Berkeley, Calif., has removed more than 75 tons of garbage, human waste, and drug paraphernalia from homeless camps since September, according to the city's latest budget proposal.
The 2023-2024 budget describes the work of Berkeley's Homeless Response Team, which it says "performed at least weekly garbage collection and debris removal from encampments across the City, removing over 151,000 pounds of trash between September 2021 and March 2022."
The scale of Berkeley's encampment cleanup efforts is indicative of the homelessness crisis facing many California cities, which worsened amid state and local government-imposed lockdowns during the pandemic. Sixty-four percent of Californians say homelessness is a "big problem" in their part of the state, and 63 percent say the number of homeless people in their community has grown.
With an estimated 535 homeless people living in tents or on the street in Berkeley, the city's cleanup efforts amount to nearly 500 pounds of garbage removed per homeless person per year. A spokesman for the city confirmed to the Washington Free Beacon that human waste and drug paraphernalia factored into the weight of the trash removed from camps.
Berkeley resident Michael Shellenberger, who this month placed third in California's nonpartisan gubernatorial primary as an independent candidate, faults progressive policies for California's homelessness crisis. He said the tons of waste Berkeley collects from camps serve as proof of the city's rashness in allowing the homeless to shelter outside.
"The data showing that Berkeley's homeless population is producing 500 pounds of garbage per person is yet more evidence that it is unsafe and unsanitary to allow homeless people to sleep outside," Shellenberger told the Free Beacon. "The evidence comes just a few weeks after the release of data showing that homeless people in Los Angeles are three times more likely to die than homeless people in New York because most of the homeless in L.A. are unsheltered. How many more must die before California governor Gavin Newsom and the Democratic mayors of California's cities act?"
Berkeley's Homeless Response Team launched in September after a year and a half in which the city did not clean up encampments because of Centers for Disease Control and Prevention guidance, a period in which the "encampment situation … got much worse," according to the city spokesman. The city established the team with the objective of reducing "the impact of encampments on the city … while avoiding citation and arrest."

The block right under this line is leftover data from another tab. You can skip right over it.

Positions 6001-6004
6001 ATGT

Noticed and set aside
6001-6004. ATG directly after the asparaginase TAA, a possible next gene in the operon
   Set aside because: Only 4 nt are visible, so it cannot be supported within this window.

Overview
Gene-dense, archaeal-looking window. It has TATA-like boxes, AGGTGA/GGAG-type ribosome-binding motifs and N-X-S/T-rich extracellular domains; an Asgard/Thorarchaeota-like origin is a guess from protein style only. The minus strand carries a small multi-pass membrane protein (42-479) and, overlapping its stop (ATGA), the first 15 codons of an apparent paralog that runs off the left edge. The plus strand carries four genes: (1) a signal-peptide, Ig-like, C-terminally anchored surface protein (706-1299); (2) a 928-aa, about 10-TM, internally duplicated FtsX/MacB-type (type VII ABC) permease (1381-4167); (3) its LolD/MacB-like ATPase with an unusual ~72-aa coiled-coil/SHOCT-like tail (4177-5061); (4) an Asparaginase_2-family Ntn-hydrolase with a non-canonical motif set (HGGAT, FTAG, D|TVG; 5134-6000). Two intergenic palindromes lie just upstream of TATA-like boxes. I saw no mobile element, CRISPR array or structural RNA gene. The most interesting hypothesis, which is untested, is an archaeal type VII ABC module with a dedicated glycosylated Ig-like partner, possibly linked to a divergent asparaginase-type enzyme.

The Homeless Response Team "performed 16 closures of large and dangerous encampments," according to the budget, "resolving conditions that included raw sewage and human waste, loose and scattered syringes and drug paraphernalia, rodents and other vector hazards, rotting food, and obstruction of sidewalks and vehicular lanes of traffic."
The city boasted in the report that it issued zero criminal citations and made "only one arrest" in the process of clearing dangerous encampments of hazardous waste.
Richie Greenberg, one of the leaders of this month's successful campaign to recall far-left San Francisco district attorney Chesa Boudin, criticized Berkeley for tolerating open-air encampments, saying the money spent on clearing garbage and human waste should go toward "a permanent solution for the homeless problem."
As part of its efforts to clean up the streets, Berkeley offered shelter to "well over" 200 homeless people, the budget said. Sixty-one percent of those offered housing by the city refused. When asked by the Free Beacon about the low acceptance rate, Berkeley's spokesman said the city is "striving ... to eliminate barriers to utilizing our shelters, to make them welcoming and comfortable, and to ensure that they create meaningful pathways to housing."
Berkeley is famous for its far-left policies—it was the first in the country to establish "sanctuary city" laws. Since the pandemic, however, the liberal city has bowed to increasing pressure from residents to take more aggressive action against homelessness. The city has moved to evict homeless RV-dwellers and began clearing out some larger encampments. The spokesman for Berkeley pointed to the city's roughly 5 percent decline in homelessness since 2019, telling the Free Beacon that Berkeley's efforts to fight homelessness are "paying off, even though we have so much more to do."
Shellenberger was less confident that Democrats are committed to removing dangerous homeless camps from California's cities.
"How much more garbage must accumulate before we require people to sleep indoors?" Shellenberger said. "Newsom and Democratic mayors appear intent to use the homeless population to destroy California's once-beautiful cities because they are in the grip of an anti-civilization ideology."